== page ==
So yes I have had my share of #MeToo experiences. And I have also had a bad divorce and have an ex that has never contributed 1c since the divorce or contacted his children once since Dec 2009. No, I do not rate him as a prime example of a decent human being or parent... But those are not indictments on 50% of the human population. Every human born with a Y-chromosome.

As a mom of all boys I weep for them, and for how the world will see and treat them, purely for being born male. #BoysMatterToo

Tuesday, 29 August 2017

Natey boy on your birthday

Dearest darling Natey. It's very nearly 8 months since you left us. 8 very long, sad and heartsore months. 

And today should have been a happy and very special day. Today would have been your third birthday. A celebration of the big boy you would have been now, and the bitter-sweet ceremony to mark that would be happening - the first cutting of your hair, your upsherin. Those beautiful, wild, unruly red curls. Which just like you refused to be tamed. It's hard to imagine how you would look without those cherubic curls.

But sadly today is not a celebration for us this year. As we are too sad still and miss you too much.

I do hope though that as the years pass that we can use your birthday to celebrate you and the light, joy and wonder you brought to our lives.

This year though my boy, we simply mourn and miss you.

I feel guilt and shame for not having been a good enough mother to you and not making sure you were safe one minute earlier. It's a heavy weight to bear and it is my weight to bear.

Happy would have been your birthday my sunshine. Thank-you for all the crows.

Love Mommy

Saturday, 3 June 2017

INNOVATION CLUB - June 2017 - Jean De Villiers

Thursday night 1 June, was Innovator's Club time again. The last one I attended was Andrea Bohmert's Venture Capital talk in February. This time it was hosted at the slick new Citadel Investments building in Claremont (I think it's not THAT new, I have just not seen it or been there before).
And the guest speaker was Jean De Villiers. Yes, he of Springbok rugby fame. It turns out he is Citadel's 'Head of Philanthopy'.

What does Jean De Villiers have to do with innovation, you may ask? I was also wondering... in fact that was a big part of why I went along this time, to get the answer to that exact question.

So it seems that's a pretty obvious first question and one Jean addressed immediately as he got his talk started. He said that if we were there for tips on tech innovation, he had none, and we were in the wrong place. He went on to say that if however we were there for tips on the Springbok's rugby game play and how they can get back on top... he has none of those either, and again we were in the wrong place. And if that was the case, we'd better leave.

No one left and so he had to go on to tell his story. And what he did was give us a brief run-through of his development into and then extensive and lengthy career in the game of rugby, starting at the age of 5. I have admittedly not really followed the rugby scene closely for the last *cough* 10 *cough* years since the 2007 world cup win, but I do at least know who he is.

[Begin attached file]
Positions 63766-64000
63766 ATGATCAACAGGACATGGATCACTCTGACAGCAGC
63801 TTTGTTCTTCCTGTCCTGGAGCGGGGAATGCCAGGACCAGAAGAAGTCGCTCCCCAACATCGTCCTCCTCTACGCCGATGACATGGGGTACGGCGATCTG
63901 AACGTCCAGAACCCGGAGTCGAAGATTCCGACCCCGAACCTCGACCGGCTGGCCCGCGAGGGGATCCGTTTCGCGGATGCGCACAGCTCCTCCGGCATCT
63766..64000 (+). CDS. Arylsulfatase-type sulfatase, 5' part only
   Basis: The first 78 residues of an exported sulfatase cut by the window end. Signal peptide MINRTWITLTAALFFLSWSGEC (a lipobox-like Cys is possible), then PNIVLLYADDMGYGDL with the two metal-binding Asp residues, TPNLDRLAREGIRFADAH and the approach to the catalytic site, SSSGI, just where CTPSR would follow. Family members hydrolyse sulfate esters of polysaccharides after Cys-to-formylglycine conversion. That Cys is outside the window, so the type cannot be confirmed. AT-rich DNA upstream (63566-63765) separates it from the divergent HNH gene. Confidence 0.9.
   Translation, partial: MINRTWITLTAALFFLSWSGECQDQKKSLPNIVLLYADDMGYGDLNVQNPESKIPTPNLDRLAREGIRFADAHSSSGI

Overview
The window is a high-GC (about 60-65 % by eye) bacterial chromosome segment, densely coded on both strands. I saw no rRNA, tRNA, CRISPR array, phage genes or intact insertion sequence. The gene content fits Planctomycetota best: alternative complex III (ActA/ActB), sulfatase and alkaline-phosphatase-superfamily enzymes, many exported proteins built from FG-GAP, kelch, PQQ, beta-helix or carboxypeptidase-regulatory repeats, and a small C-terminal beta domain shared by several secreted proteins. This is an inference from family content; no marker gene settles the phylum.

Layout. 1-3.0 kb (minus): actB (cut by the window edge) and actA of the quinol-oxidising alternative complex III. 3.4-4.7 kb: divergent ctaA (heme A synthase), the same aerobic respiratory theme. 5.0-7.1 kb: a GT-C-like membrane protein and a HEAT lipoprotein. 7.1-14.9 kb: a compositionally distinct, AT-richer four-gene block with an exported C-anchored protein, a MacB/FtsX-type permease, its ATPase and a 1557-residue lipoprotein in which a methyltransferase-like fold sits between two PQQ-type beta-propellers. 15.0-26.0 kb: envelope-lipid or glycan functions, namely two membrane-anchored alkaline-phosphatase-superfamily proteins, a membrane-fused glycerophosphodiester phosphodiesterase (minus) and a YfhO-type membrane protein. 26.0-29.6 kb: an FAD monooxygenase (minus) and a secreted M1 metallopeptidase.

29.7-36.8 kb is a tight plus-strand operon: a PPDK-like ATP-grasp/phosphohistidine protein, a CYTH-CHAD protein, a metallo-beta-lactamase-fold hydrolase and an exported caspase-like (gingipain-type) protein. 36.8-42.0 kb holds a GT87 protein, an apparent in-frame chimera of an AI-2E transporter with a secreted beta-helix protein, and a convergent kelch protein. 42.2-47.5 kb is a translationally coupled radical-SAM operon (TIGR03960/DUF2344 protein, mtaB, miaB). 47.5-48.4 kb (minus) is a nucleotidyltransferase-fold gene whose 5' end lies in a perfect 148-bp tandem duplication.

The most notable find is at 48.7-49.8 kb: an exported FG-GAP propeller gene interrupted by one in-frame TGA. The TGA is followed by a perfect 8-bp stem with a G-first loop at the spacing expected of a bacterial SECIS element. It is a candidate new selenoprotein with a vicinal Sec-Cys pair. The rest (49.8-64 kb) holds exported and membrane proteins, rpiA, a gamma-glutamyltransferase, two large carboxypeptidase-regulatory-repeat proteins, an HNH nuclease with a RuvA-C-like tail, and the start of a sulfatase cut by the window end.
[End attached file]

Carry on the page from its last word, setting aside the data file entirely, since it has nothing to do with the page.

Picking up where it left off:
Jean has a candid, open, engaging and slightly self-deprecating and humourous style, which is quite endearing. This coupled with his story about his rise to fame in the rugby world, which was marred constantly by many and varied injuries at critical points, made for an interesting and engaging tale of repeated cycles of success and set-backs at every turn.

For me personally, and due to my own life experience, I related strongly and quite emotionally, to his message about how in those moments of set-back and failure you face your biggest choices. The choice to give up or try again. How you can either accept defeat and stop trying. Or you pick yourself up, learn and grow and try once again. And how each time you have to make that choice to keep going it actually gets easier. Not necessarily easier to do, but easier to make the decision to do so. Because you build grit, tenacity and resilience along the way. In my experience giving up also feels bad. Keeping going and trying to be and do better and to build on the failure to hopefully achieve possitivity feels much better.

He also brought in the sentiment of how you can't really claim to be innovative unless you have failed. This is a pretty widely held belief...

Jean then also spoke briefly about his philanthropy work much of which seems to focus on Early Childhood Development in underprivileged communities.

It was great to see speakers from many of the other Innovation Clubs I have attended there too, Sihle Tshabalala, Marlon Parker, Mark Forrester, and Andrea Bohmert and as usual getting a chance to network, chat and interact with interesting, dynamic and successful innovators and entrepreneurs is always inspirational.

I have been lucky enough to get a chance to speak to Sihle at several of these events now and each time he appears to be even more confident, successful and driven. He certainly seems to be doing things right and I was very impressed to hear that he is not only running his not-for-profit ventures which seem to be thriving but has now also running a for-profit set-up too which is doing really well - evidenced by his slick suit and the MacBook and iPhone he was toting. I just love his story and what he is doing. What an inspiration!

I'd probably break down and cry

Both Andrew and I watched Captain Fantastic  recently and independently of each other while on planes. Both of us found it to be a profoundly provocative and emotive movie and both of us were so so struck and moved by the scene at the end where this song is played. It made us both cry big round and wet tears of love, sadness and longing.

It's written by Guns & Roses, but I know it best from the version Sheryl Crow did....

She's got a smile it seems to me
Reminds me of childhood memories
Where everything
Was as fresh as the bright blue sky
Now and then when I see her face
She takes me away to that special place
And if I'd stare too long
I'd probably break down and cry
Oh, oh, oh
Sweet child o' mine
Oh, oh, oh, oh
Sweet love of mine
She's got eyes of the bluest skies
As if they thought of rain
I hate to look into those eyes
And see an ounce of pain
Her hair reminds me of a warm safe place
Where as a child I'd hide
And pray for the thunder
And the rain
To quietly pass me by
Oh, oh, oh
Sweet child o' mine
Oh, oh, oh, oh
Sweet love of mine
Where do we go?
Where do we go now?
Where do we go?
Oh, oh

Where do we go now?
No, no, no, no, no, no
Sweet child,
Sweet child of mine